Madison Marks was studying Arabic in Jordan almost a decade ago amid a wave of anti-government protests and uprisings across the Middle East and North Africa. Working in Washington, D.C., and the Middle East since then, she has seen a surge of donors, investors and social innovators attempting to address the challenges facing the region by creating a culture of entrepreneurship through programs, investment and ecosystem building.
“One commonality among the United States, Middle East and across the globe is that there is always room for social innovators,” she says. “There is some level of poverty, inequity and underdevelopment in every country; however, the differences are in the strength of support systems for social innovators to thrive.”
Marks spent the last three years in the Middle East building those support systems for social innovators and entrepreneurs. Now she is doing the same in Baltimore as director of Johns Hopkins Technology Ventures’ Social Innovation Lab (SIL), which provides social entrepreneurs the funding, mentorship and resources they need to develop thriving, sustainable ventures that make a measurable impact. Marks took over for Alex Riehm in August, and is the first woman to lead SIL.
“After reading the job description, I felt it had been written for someone like me,” says Marks. “I knew I wanted to return to the USA and apply the skills I had learned abroad to supporting innovators who are making an impact in their communities.”
While overseas, Marks worked with “Innovation for Change” to understand the role of crowdfunding and digital security innovation in supporting regional civil society organizations. She helped launch the region’s largest network of female tech entrepreneurs and supported the implementation of accelerator programs, including the region’s first female-focused tech accelerator and Startupbootcamp’s Smart City Dubai. Most recently, she led programming for the 120-plus Expo Live global innovators who were scheduled to attend the Expo 2020 Dubai event before it was postponed due to the pandemic.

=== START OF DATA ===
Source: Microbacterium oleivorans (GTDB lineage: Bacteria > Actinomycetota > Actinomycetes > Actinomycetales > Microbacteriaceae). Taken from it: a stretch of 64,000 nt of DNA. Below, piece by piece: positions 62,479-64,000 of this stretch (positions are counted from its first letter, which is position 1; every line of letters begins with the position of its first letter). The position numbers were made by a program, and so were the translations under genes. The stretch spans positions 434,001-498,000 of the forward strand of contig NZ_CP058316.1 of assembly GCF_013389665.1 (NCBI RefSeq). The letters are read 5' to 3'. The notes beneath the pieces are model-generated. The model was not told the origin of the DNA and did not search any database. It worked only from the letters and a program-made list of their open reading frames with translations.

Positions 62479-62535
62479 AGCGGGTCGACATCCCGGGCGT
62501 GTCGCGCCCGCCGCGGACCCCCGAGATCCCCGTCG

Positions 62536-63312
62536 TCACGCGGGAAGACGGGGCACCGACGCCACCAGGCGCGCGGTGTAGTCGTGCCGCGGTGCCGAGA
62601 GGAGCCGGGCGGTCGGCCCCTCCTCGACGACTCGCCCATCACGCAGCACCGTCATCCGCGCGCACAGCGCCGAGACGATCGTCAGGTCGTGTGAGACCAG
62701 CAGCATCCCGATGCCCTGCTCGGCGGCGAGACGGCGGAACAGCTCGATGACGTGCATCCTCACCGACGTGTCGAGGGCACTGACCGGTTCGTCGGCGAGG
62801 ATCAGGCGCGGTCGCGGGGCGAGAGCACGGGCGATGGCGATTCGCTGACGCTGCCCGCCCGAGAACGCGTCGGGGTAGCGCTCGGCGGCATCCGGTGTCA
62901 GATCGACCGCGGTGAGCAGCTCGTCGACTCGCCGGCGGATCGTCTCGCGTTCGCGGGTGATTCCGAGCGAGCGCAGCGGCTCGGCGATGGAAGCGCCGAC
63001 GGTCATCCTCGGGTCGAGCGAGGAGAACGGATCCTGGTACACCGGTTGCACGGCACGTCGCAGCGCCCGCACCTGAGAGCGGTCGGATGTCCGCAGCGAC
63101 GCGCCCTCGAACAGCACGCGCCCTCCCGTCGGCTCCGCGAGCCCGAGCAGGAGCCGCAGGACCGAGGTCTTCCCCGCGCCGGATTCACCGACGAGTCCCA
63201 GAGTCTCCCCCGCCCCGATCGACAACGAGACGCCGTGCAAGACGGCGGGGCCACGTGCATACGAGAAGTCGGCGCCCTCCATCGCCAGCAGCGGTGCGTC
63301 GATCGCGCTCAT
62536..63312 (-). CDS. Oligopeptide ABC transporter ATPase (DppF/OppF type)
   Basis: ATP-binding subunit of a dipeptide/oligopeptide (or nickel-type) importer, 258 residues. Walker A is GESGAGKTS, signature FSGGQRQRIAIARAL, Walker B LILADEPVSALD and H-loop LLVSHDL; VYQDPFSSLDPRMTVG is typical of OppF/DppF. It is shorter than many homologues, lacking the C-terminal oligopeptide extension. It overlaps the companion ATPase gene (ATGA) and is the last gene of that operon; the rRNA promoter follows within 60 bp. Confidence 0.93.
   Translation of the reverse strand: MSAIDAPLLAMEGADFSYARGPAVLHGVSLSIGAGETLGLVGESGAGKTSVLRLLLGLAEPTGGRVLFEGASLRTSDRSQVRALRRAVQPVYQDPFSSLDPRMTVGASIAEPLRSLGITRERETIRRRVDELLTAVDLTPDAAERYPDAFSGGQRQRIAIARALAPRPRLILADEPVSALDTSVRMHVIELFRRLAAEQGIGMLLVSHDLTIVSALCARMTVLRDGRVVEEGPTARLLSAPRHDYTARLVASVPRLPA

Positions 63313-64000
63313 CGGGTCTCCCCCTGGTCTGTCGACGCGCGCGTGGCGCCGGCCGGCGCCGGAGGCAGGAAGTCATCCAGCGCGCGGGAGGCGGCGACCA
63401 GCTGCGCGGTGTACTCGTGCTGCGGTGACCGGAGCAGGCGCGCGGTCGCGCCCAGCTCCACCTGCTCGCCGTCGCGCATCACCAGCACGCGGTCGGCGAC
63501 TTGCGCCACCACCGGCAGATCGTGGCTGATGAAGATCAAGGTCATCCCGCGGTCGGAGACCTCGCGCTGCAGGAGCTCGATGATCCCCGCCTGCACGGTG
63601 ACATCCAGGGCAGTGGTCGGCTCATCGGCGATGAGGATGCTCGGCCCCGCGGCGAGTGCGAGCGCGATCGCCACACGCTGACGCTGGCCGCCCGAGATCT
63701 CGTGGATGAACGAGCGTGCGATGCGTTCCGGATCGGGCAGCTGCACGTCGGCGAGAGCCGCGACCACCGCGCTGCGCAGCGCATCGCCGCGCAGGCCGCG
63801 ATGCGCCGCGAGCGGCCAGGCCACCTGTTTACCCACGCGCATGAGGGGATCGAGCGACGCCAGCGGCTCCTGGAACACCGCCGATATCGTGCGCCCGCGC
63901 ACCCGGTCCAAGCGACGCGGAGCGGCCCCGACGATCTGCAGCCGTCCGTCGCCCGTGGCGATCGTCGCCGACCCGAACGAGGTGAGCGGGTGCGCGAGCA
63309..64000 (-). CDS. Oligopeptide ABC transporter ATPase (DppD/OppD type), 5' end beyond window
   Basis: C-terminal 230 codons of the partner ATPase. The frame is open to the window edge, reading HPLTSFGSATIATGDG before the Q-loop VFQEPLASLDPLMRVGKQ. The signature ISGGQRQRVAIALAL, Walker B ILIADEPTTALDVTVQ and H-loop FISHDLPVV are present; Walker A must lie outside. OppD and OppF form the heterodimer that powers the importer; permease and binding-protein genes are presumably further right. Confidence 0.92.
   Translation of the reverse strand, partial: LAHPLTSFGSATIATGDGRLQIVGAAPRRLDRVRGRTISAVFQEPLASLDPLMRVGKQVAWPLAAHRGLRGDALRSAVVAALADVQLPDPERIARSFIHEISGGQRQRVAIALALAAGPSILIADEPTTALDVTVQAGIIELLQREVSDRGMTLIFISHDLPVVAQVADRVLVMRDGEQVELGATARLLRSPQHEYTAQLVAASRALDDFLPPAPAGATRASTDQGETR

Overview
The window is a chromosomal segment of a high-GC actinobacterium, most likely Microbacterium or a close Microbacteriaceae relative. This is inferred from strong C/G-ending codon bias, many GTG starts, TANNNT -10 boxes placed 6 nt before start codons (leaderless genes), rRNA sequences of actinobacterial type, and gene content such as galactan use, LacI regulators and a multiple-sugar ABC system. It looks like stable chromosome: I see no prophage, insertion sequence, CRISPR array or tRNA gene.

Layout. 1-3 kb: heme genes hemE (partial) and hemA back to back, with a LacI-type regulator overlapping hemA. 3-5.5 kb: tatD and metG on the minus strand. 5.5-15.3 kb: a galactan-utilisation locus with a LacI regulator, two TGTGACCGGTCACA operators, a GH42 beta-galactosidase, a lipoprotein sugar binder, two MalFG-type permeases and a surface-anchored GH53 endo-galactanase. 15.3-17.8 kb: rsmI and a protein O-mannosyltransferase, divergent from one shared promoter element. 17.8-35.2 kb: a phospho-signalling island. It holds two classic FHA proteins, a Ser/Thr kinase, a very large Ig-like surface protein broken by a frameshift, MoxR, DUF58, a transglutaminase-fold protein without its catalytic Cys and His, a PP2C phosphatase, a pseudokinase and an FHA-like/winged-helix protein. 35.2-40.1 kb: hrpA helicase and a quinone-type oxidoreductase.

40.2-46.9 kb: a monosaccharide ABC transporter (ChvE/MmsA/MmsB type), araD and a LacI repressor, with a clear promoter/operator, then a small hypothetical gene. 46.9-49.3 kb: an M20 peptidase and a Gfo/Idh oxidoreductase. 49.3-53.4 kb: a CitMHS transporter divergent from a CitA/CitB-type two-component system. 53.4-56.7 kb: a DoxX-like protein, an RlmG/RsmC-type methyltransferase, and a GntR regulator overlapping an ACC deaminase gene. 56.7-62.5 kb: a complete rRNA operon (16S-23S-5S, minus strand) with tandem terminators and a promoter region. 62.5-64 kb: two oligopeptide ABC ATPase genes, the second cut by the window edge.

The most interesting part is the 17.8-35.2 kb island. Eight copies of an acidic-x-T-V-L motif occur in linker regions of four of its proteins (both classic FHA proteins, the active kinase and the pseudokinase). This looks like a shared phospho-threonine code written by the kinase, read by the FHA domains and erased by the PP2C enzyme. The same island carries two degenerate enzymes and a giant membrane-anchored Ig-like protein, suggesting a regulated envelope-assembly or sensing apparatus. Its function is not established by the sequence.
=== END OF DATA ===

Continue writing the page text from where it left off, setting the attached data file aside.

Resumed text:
Brian Stansky, senior director of FastForward, which oversees SIL, says Marks’ “high level of energy, enthusiasm and acumen” as well as network development skills made her the right candidate to become director.
“Madison is experienced in using new technology and communications tools to bridge geographies and cultures, which I believe would be important skills in recruiting, selecting and training a cohort this year,” he says.
Marks’ start at SIL coincided with the launch of the 2020–21 cohort application cycle. SIL received more than 60 applications for the cohort, which will be announced Dec. 3 and then meet virtually through April. The program culminates in the annual Impact Forum, where all the teams present their solutions and a $25,000 Cohort Prize is awarded.
This year’s SIL program will continue to instruct teams on validating their value proposition through customer discovery, bring in advisers to discuss leadership, marketing and partnerships, among other topics, as well as hold the weekly meetings and bootcamps that are hallmarks of the program. The new cohort also will discuss creating an inclusive and accessible culture and the importance of mental health and wellness for entrepreneurs, Marks says.
“I know there is much fatigue with the pandemic and virtual programming, but I am optimistic about the upsides of digital connections and believe that SIL may now reach entrepreneurs who previously might not have been able to commit to weekly in-person sessions,” she says. “I hope we can create a sense of optimism around the potential of digital disruption in our cohort.”
Raised in a homeschooled family in Jacksonville, Florida, Marks’ journey to study in the Middle East was nontraditional. Listening to aid workers share stories about their work sparked Marks’ curiosity in better understanding the Arab world, and she pursued a degree in Middle East studies from Florida State University. During college, she won the Boren Scholarship, a nationally competitive grant to study Arabic in Jordan. Her year abroad focused her attention on building meaningful connections between the U.S. and Arab worlds through education. She spent the next four years working in Washington with Qatar Foundation International while also pursuing her masters in Arab Studies at Georgetown University before moving back to the Middle East.
Marks says everyone she has met in the Baltimore area has been welcoming and eager to help her acclimate professionally and personally.
“Since moving here, ‘Smaltimore’ has felt very familiar after living in a region of the world where relationships matter, and everyone is just one or two degrees separated from one another, especially in the startup space,” she says.